In one embodiment, two different plating solutions were used. The first step is a nickel “strike”, which deposits a very thin layer of around 5 micro inches on the internal surface of the solder cup 60. It also electrically cleans, etches and prepares the surface. It is immediately followed with a nickel sulfamate process plating that builds a thicker layer, up to 150 micro inches. This process is used because the sulfamate deposition rate is much faster. It takes a few minutes, where the strike would require hours to achieve the same deposit. The same syringe was used first for the strike solution, until all cups were plated, then the syringe was refilled with the sulfamate solution, and all cups were plated. The cups were kept filled with deionized (DI) water between steps to avoid drying out that could leave oxides and contamination. The sulfamate solution must be maintained at a high temperature, maybe 75 degrees C. To avoid cooling off in the syringe, immersion heater 124 inside the syringe is used to keep the solution warm.

FIG. 3 is a perspective view of one embodiment of the system of FIG. 2 in more detail, and like reference numbers are used for like parts, as appropriate. The XYZ positioner in the embodiment of FIG. 3 is a three axis positioning system having x, y and z positioning slides 310, 312 and 314, respectively, each having a respective x, y or z axis micrometer drive 315, 316, 317, respectively. The reservoir 121 and needle anode 140 are supported on the z-axis positioning slide or platform 314 via support 150 and guide platform 153, respectively. The system of FIG. 3 is designed for manual adjustment of the x, y and z positioning slides, but it will be understood that a corresponding automated system could be provided with controller 113 as in FIG. 2 connected to x, y and z axis drives and programmed for controlling movement of each of the three slides to position needle anode 140 in each solder cup 60 to be plated. In FIG. 3, the XYZ positioner and plating system and a sensor assembly 50 to be replated are supported on a suitable table 318 or other horizontal support surface, with the connector end containing solder cups 60 facing upwards towards the needle anode. The table may have an opening through which part of sensor assembly or instrument module 50 extends, and module 50 may be clamped in position by any suitable fastener or clamp means.

The plating solution catch basin 210 is engaged over the projecting ends of the conductors as illustrated in FIG. 2. In this case, the connector unit has a circle of eight conductors or terminals with solder cups, but other numbers and arrangements of solder cups may be present in other devices with holes or solder cups to be re-plated. The catch basin 210 for this particular solder cup arrangement is illustrated in more detail in FIG. 4, and the lower wall 212 has openings for engagement over the respective terminals or conductors below the solder cup ends, as well as sleeves 220 extending upward from the wall for sealing engagement over exposed outer surfaces of the conductors within basin 210. The drain outlet pipe 218 may be secured to a suitable hose for directing spent plating solution into a suitable container for disposal or recycling purposes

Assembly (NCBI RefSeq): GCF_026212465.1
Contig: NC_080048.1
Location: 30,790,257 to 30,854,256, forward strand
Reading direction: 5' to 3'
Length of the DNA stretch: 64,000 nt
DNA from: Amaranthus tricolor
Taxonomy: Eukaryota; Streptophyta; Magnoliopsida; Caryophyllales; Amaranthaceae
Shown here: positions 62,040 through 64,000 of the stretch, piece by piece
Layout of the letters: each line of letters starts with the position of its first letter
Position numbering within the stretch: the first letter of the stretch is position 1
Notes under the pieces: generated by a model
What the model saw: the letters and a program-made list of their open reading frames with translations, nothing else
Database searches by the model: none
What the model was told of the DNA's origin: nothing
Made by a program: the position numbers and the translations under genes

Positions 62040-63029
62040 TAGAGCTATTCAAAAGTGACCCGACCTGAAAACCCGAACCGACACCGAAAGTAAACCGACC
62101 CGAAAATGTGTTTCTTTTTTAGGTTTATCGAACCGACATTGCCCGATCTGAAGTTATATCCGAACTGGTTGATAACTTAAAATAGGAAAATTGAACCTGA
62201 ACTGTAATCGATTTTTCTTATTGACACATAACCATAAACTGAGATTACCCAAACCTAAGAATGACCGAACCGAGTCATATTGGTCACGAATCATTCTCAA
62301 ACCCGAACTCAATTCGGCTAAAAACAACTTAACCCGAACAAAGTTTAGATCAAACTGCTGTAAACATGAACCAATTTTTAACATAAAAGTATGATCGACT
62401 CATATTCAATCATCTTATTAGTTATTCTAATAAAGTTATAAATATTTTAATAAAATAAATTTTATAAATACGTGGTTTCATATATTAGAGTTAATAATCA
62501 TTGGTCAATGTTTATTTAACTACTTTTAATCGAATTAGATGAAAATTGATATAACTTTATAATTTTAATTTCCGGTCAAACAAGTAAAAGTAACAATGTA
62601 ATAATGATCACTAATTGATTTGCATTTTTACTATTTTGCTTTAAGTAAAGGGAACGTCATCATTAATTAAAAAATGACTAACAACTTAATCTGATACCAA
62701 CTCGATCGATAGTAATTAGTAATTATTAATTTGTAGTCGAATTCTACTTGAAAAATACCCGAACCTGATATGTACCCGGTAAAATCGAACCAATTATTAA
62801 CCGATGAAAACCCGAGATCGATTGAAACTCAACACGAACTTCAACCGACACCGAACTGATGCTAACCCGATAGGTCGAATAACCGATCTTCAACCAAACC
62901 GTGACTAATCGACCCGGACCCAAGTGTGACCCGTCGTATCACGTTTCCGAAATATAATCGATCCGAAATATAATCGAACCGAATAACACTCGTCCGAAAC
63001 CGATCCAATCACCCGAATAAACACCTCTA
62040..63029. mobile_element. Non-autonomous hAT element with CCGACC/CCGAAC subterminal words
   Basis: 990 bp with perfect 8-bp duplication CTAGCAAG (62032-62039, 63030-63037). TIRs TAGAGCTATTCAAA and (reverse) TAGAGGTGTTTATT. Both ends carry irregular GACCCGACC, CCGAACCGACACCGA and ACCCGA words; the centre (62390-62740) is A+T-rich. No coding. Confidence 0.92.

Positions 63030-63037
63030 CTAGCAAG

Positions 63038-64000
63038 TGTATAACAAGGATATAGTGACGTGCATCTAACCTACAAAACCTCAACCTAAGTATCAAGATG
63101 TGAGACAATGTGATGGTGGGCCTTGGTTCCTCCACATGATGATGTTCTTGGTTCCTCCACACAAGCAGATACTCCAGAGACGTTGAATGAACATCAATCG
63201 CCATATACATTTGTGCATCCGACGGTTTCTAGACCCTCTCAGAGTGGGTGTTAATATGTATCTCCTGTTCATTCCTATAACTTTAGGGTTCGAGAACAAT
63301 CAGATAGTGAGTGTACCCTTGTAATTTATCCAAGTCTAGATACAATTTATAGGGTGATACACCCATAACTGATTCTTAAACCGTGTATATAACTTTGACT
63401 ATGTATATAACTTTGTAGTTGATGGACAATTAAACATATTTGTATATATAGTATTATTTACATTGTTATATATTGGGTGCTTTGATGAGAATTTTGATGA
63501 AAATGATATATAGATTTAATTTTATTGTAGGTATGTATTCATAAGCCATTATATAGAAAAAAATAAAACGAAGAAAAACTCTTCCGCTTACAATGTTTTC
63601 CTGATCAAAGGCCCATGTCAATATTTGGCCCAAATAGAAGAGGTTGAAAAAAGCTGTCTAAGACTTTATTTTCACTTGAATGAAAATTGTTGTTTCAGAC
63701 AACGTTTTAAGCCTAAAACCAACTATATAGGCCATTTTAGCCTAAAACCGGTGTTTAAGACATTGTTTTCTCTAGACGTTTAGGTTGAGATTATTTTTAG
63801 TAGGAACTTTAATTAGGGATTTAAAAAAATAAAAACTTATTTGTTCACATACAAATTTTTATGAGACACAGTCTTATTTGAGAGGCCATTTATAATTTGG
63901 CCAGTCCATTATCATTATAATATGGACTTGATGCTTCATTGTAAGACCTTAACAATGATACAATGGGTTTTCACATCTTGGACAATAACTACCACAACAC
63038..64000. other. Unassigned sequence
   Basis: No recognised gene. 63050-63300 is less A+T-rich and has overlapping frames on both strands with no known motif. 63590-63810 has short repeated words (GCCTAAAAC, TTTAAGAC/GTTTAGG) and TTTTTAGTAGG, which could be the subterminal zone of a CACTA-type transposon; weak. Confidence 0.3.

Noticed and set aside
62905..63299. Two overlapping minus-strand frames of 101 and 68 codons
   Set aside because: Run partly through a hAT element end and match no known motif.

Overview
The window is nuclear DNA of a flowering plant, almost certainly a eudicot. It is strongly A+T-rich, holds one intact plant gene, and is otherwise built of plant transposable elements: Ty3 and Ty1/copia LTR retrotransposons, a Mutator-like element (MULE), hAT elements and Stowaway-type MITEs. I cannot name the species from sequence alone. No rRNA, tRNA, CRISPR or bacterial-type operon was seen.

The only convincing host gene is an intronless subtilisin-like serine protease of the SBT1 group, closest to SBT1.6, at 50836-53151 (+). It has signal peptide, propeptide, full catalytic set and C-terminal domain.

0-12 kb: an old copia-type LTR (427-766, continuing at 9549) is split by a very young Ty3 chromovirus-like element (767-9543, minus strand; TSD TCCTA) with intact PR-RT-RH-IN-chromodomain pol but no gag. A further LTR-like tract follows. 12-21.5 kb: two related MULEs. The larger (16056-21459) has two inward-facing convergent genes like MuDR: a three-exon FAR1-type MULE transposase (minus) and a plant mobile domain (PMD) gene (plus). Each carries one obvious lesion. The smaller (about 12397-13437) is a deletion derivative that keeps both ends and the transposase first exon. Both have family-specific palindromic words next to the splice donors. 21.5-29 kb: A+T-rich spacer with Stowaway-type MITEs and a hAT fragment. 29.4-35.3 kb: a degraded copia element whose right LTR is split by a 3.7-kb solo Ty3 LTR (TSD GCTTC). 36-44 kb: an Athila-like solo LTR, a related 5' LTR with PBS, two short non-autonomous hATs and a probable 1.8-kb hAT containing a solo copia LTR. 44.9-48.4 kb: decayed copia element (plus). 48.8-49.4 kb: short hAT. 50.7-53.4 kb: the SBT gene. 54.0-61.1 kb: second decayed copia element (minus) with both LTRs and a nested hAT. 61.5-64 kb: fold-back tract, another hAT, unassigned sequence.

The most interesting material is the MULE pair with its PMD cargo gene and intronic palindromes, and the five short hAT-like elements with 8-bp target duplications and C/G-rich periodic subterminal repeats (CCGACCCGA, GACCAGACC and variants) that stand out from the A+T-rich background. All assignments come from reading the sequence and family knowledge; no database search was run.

As in the embodiment of FIG. 1, needle anode 140 is supported and guided by a plastic part or guide plate 153 attached to the Z-axis positioning slide 314 that also holds the syringe 121, for example as illustrated in FIG. 3, so that these parts all move together. In other words, the syringe, needle, heater when used, needle support, syringe support, and electrical contact band 111 with wire all move together. FIG. 5 illustrates the syringe shaped reservoir 121 and needle anode 140 attachment in more detail. As illustrated in FIG. 5, the outlet end of reservoir 121 and the inlet end of needle anode 140 are secured together via tubular coupling 320 of flexible tubing.

The needle anode moves from cup to cup hummingbird style. At the end of each plating procedure, the needle anode is withdrawn well above the top of the solder cup using the z-axis micrometer drive 317. The x and y axis drive micrometers are then used to move the needle into position over the next cup for plating. The needle is carefully lowered into the cup, and viewed from several angles to insure that it is centered. The indicated position from the micrometer readout is recorded to facilitate repositioning later. An ohm meter may be connected between the grounded pins and the needle contact wire.

When the needle anode is properly positioned and centered over each new solder cup to be plated, it is lowered into the cup using the z axis micrometer of XYZ drive 154 until it touches the bottom of the cup, as indicated by the ohm meter indicating electrical contact. The needle anode is then withdrawn by 0.050″ using the z axis micrometer. This setting is recorded for future use. It only varies slightly from pin to pin for a given sensor. The needle stand-off distance is thus about two needle diameters as discussed above.

When in position, the syringe is filled, the power is turned on and the plating solution 90 flows through the anode, out of the discharge end 142, through the gap between the needle anode and inner wall 61 of the solder cup, and out of the open upper end of the cup. As indicated by the arrows in FIG. 2, spent plating solution then flows down the outside of the cup into catch basin or tray 210, and is discharged via outlet 216 to discharge passageway 218 for subsequent collection or disposal.